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Now, sir, if ye hae friends enow,
Tho' real friends, I b'lieve, are few;
Yet, if your catalogue be fu',

I'se no insist:

But, gif ye want ae friend that's true,
I'm on your list.

I winna blaw about mysel,

As ill I like my fauts to tell;

But friends, an' folk that wish me well,

They sometimes roose me;

Tho' I maun own, as mony still

As far abuse me.

There's ae wee faut they whiles lay to me,
I like the lasses-Gude forgie me!
For mony a plack they wheedle frae me
At dance or fair;

Maybe some ither thing they gie me,
They weel can spare.

But Mauchline Race, or Mauchline Fair,
I should be proud to meet you there;
We'se gie ae night's discharge to care,
If we forgather;

An' hae a swap o' rhymin-ware

Wi' ane anither.

The four-gill chap, we'se gar him clatter,
An' kirsen him wi' reekin water;

Syne we'll sit down an' tak our whitter,

To cheer our heart;

An' faith, we'se be acquainted better

Before we part.

Awa ye selfish, war'ly race,

Wha think that havins, sense, an' grace,
Ev'n love an' friendship should give place
To catch-the-plack!

I dinna like to see your face,

Nor hear your crack.

But ye whom social pleasure charms Whose hearts the tide of kindness warms, Who hold your being on the terms,

"Each aid the others,"

Come to my bowl, come to my arms,
My friends, my brothers!

But, to conclude my lang epistle,
As my auld pen's worn to the gristle,
Twa lines frae you wad gar me fissle,
Who am, most fervent,

While I can either sing or whistle,

Your friend and servant.


APRIL 21, 1785

WHILE new-ca'd kye rowte at the stake
An' pownies reek in pleugh or braik,
This hour on e'enin's edge I take,

To own I'm debtor

To honest-hearted, auld Lapraik,

For his kind letter.

Forjesket sair, with weary legs,
Rattlin the corn out-owre the rigs,
Or dealing thro' amang the naigs

Their ten-hours' bite,
My awkart Muse sair pleads and begs
I would na write.

The tapetless, ramfeezl'd hizzie,
She's saft at best an' something lazy:

Quo' she, "Ye ken we've been sae busy

This month an' mair,

That trowth, my head is grown right dizzie, An' something sair."

Her dowff excuses pat me mad;

"Conscience," says I, “ye thowless jade!

I'll write, an' that a hearty blaud,
This vera night;

So dinna ye affront your trade,

But rhyme it right.

"Shall bauld Lapraik, the king o' hearts, Tho' mankind were a pack o' cartes, Roose you sae weel for your deserts,

In terms sae friendly;

Yet ye'll neglect to shaw your parts

An' thank him kindly?"

Sae I gat paper in a blink,

An' down gaed stumpie in the ink:

Quoth I, "Before I sleep a wink,

An' if

I vow I'll close it;

ye winna mak it clink,

By Jove, I'll prose it!"

Sae I've begun to scrawl, but whether
In rhyme, or prose, or baith thegither;
Or some hotch-potch that's rightly neither,
Let time mak proof;

But I shall scribble down some blether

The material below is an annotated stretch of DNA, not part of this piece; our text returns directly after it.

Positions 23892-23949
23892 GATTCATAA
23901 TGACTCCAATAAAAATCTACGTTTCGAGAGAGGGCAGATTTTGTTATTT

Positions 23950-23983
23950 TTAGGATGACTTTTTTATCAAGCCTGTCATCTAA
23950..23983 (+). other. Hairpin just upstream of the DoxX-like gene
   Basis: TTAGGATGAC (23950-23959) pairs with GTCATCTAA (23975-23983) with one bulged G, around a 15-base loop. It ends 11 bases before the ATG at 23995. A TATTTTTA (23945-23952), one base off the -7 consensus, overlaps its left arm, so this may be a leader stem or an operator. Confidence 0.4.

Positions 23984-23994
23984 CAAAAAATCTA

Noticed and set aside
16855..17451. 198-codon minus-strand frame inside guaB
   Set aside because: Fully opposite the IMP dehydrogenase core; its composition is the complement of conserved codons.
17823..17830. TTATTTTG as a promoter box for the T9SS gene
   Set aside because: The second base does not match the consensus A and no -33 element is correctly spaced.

Just clean aff-loof.

My worthy friend, ne'er grudge an' carp,
Tho' fortune use you hard an' sharp;
Come, kittle up your moorland harp

Wi' gleesome touch!

Ne'er mind how Fortune waft and warp;
She's but a bitch.

She's gien me mony a jirt an' fleg,
Sin' I could striddle owre a rig;
But, by the Lord, tho' I should beg
Wi' lyart pow,

I'll laugh an' sing, an' shake my leg,
As lang's I dow!

Now comes the sax-an'-twentieth simmer I've seen the bud upon the timmer,

Still persecuted by the limmer

Frae year to year;

But yet, despite the kittle kimmer,

I, Rob, am here.

Do ye envy the city gent,

Behint a kist to lie an' sklent;

Or purse-proud, big wi' cent. per cent.
An' muckle wame,

In some bit brugh to represent

A bailie's name?

Or is't the paughty, feudal thane,
Wi' ruffl'd sark an' glancing cane,

Wha thinks himsel nae sheep-shank bane,
But lordly stalks;
While and bonnets aff are taen,


As by he walks?

"O Thou wha gies us each guid gift!
Gie me o' wit an' sense a lift,
Then turn me, if thou please, adrift,
Thro' Scotland wide;

Wi' cits nor lairds I wadna shift,
In a' their pride!"

Were this the charter of our state,
"On pain o' hell be rich an' great,"
Damnation then would be our fate,
Beyond remead;

But, thanks to heaven, that's no the gate
We learn our creed.

For thus the royal mandate ran,
When first the human race began;
"The social, friendly, honest man,
Whate'er he be-

"Tis he fulfils great Nature's plan,

And none but he."

O mandate glorious and divine!
The ragged followers o' the Nine,
Poor, thoughtless devils! yet may shine
In glorious light,

While sordid sons o' Mammon's line

Are dark as night!

Tho' here they scrape, an' squeeze, an' growl,

Their worthless nievefu' of a soul

May in some future carcase howl,

The forest's fright;

Or in some day-detesting owl

May shun the light.

Then may Lapraik and Burns arise,
To reach their native, kindred skies,
And sing their pleasures, hopes an' joys,
In some mild sphere;

Still closer knit in friendship's ties,
Each passing year!


I GAT your letter, winsome Willie;
Wi' gratefu' heart I thank you brawlie;
Tho' I maun say't, I wad be silly,
And unco vain,

Should I believe, my coaxin billie
Your flatterin strain.

But I'se believe ye kindly meant it:
I sud be laith to think ye hinted
Ironic satire, sidelins sklented

On my poor Musie;

Tho' in sic phraisin terms ye've penn'd it,

I scarce excuse ye.

My senses wad be in a creel,

Should I but dare a hope to speel

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